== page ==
"These warm temperatures are going to drive increased amounts of melt on these glaciers and likely contributed in a significant way to the conditions that we're seeing here at the end of the summer," McGrath said.
To monitor accumulation and ablation — or new snowfall and melting — experts use repeat photography and aerial and satellite imagery photo analysis that shows shrinkage in both area and shape. Digital elevation models, also called DEMs, allow scientists to compare ice volume changes over time on a regional scale, according to the USGS.
"We have a wide range of satellites out that give us these unbelievable products that allow us to both look — kind of like optical imagers that give us pictures of glaciers, but also satellites that give us radar data to tell us how fast they're flowing," McGrath said.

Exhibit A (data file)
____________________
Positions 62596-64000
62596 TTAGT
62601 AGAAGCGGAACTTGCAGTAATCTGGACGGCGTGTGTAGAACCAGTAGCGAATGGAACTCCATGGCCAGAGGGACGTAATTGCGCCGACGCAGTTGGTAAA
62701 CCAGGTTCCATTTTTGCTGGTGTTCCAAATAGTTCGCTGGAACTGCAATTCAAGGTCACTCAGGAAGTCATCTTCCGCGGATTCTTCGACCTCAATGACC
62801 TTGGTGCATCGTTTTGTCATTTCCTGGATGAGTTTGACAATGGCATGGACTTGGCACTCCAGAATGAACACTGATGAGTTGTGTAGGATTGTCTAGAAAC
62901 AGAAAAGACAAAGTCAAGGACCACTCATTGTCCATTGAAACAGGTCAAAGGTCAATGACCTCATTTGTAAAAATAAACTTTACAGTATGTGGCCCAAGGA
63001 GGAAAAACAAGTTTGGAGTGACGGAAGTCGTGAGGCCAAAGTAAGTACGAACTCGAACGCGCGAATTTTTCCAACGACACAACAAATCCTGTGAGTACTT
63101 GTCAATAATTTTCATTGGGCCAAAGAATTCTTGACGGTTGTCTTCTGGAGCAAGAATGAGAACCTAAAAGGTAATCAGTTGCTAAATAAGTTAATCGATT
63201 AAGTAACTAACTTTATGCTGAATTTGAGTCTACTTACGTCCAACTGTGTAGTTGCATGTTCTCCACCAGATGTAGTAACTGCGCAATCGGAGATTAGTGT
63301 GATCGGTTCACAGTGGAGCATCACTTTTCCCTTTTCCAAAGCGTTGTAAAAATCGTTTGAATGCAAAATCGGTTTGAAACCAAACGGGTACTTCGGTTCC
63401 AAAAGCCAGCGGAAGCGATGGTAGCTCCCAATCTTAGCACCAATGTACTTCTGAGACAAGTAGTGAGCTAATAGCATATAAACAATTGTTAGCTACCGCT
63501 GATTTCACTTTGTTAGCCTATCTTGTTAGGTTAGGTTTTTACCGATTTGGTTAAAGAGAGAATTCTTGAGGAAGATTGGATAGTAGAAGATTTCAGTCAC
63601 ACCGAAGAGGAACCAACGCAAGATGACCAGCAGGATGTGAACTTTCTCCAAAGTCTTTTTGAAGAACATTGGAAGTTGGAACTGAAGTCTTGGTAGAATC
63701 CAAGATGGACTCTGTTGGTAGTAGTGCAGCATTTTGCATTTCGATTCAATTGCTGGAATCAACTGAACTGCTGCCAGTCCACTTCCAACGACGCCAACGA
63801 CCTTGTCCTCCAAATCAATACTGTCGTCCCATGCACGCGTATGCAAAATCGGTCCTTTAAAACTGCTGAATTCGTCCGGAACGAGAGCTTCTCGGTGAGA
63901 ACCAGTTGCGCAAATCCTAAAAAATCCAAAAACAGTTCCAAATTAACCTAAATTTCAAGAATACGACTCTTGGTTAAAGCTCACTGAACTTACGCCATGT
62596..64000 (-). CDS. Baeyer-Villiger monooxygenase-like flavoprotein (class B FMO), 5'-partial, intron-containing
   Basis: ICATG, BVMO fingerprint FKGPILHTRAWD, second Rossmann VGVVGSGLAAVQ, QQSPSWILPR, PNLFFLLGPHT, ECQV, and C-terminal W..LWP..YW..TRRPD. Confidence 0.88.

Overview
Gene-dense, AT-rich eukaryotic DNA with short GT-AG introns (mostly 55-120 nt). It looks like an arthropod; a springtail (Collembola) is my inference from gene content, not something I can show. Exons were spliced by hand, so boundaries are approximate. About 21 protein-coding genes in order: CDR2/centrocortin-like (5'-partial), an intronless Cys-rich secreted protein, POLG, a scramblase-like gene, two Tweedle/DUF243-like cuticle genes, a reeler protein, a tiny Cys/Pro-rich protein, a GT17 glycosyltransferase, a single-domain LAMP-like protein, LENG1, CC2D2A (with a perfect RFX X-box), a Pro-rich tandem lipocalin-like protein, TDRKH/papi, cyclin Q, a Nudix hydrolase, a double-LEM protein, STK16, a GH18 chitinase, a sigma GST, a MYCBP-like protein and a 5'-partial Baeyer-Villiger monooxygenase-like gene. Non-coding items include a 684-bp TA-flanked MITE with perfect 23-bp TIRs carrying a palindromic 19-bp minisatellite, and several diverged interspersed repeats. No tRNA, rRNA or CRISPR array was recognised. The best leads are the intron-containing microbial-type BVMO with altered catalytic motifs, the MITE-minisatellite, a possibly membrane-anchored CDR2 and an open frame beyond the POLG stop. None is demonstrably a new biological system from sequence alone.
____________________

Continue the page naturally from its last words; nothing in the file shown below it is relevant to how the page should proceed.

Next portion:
Through the NSIDC in Boulder, Raup studies optical imagery of glaciers, which relies heavily on satellite photographs. He has worked at the NSIDC for more than 20 years, specializing in scouring over data from the cryosphere, which includes all the places on Earth that are frozen.
"By looking at different pictures taken from satellites, over time, we can see how ice on land is changing over time — growing or shrinking, or well, shrinking, basically," he said.
The main project he has been involved in for many years is Global Land Ice Measurements from Space, or GLIMS.